One last thing. Someone on the McCain team has already anticipated the connection between Moses/Joshua and King/Obama. It's what was driving that weird ad from last month. People recognized the creepy messianic overtones and rightly saw it as a dogwhistle to the evangelical right. The use of Charlton Heston as Moses crossing the Red Sea was meant to inoculate evangelicals against recognizing in Obama the realization of Dr. King's legacy. Irresponsibly, the McCain campaign raised the imagery of apocalypse and anti-Christ to blunt Obama's ability to draw upon scriptural language and its particularly American transformations.

That's why it's astonishing for me to realize, just now, that Obama ended his speech with a dogwhistle so beautiful and so profound as to make a mockery of Michael Gerson's most sublte efforts. The final words of his speech were: "Let us keep that promise – that American promise – and in the words of Scripture hold firmly, without wavering, to the hope that we confess." This is a quote from Hebrews 10, one that would (I think...a MeFite more pious than me can correct me if I'm wrong) have considerable resonance for evangelicals, since it precedes a very dramatic expression of God's absolute sovereignty and the essential role of a Christian's complete trust in God's will.

The actual quote from Hebrews 10:23 is: "Let us hold fast the confession of our hope without wavering, for he who promised is faithful". In a speech whose theme is "promise" and which invokes King's legacy of transforming the "promised land" into an American pastoral of freedom and equality, this quote does something quite profound. Obama speaks the first half of the quote, "the hope that we confess", seeming to be burnishing his Christian credentials. But the second half of the verse "for he who promised is faithful" emphasizes in a very powerful way Obama's message that his success is not about him. Those of us who are secular see him as an eloquent spokesman for our collective aspirations. But an evangelical could see him as the agent of divine providence. By ending his speech in this way, he challenges religious people either to deny the validity of his hope and his promise (something they cannot do without also denying the providential power of King's legacy and his death), or to deny the faithfulness of the God who promises (something that would undo their own confession).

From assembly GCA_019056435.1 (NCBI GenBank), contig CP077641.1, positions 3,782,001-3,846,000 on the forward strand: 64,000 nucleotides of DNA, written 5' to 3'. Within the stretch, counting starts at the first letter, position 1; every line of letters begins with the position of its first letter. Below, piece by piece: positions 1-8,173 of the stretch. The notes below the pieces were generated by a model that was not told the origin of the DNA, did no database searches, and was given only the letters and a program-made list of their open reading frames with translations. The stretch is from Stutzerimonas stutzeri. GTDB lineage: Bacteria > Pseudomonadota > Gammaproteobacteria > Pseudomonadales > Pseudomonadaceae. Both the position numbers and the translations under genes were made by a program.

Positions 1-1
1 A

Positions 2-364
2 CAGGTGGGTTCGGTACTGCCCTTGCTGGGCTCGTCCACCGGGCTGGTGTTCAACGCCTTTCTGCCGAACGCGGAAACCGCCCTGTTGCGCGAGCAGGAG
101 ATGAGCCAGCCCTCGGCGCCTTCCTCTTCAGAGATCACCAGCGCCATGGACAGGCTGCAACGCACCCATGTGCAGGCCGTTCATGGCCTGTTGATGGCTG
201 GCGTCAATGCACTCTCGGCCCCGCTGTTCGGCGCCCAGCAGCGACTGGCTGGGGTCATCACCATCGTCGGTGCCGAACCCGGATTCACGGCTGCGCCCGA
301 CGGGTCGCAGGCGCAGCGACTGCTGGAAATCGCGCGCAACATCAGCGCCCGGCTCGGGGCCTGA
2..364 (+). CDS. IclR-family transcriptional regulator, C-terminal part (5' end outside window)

To an audience that is used to having its scripture invoked with a nudge and a wink, this beautiful citation is a kind of a puzzle, challenging them to meditate on the relationship between their faith and their citizenship, Barack Obama's success and their idea of God's will realized on the landscape of American politics. They may not wind up agreeing with him, of course. But they will still have been challenged to think in ways far more profound than ham-fisted apocalypticism and B-movie portrayals.

The Hebrews quote continues: "and let us consider how to stir up one another to love and good works, not neglecting to meet together, as is the habit of some, but encouraging one another, and all the more as you see the Day drawing near. " This is as devastating a rejection of irresponsible invocations of the apocalypse as you could hope for.

And remember folks, our next president wrote this speech himself.
posted by felix betachat at 12:27 AM on August 29, 2008 [106 favorites]


Great speech, would drink again!!1!
posted by dhammond at 12:27 AM on August 29, 2008 [1 favorite]


That was fucking awesome. I loved the bit about how McCain won't follow Bin Laden to the cave that he lives in. Off to donate now.
posted by EatTheWeak at 12:28 AM on August 29, 2008


Why does everyone keep calling Obama a black man when he's actually as much white as he is black? It's a weird American race dynamic that nobody seems to talk about. If you're totally 100% 'white', then you're white, but if any part of you isn't white, then you're something else. Obama is 1/2 black, 1/2 white, genetically anyway. It seems to me that given his message that's even more relevant than being 'black'.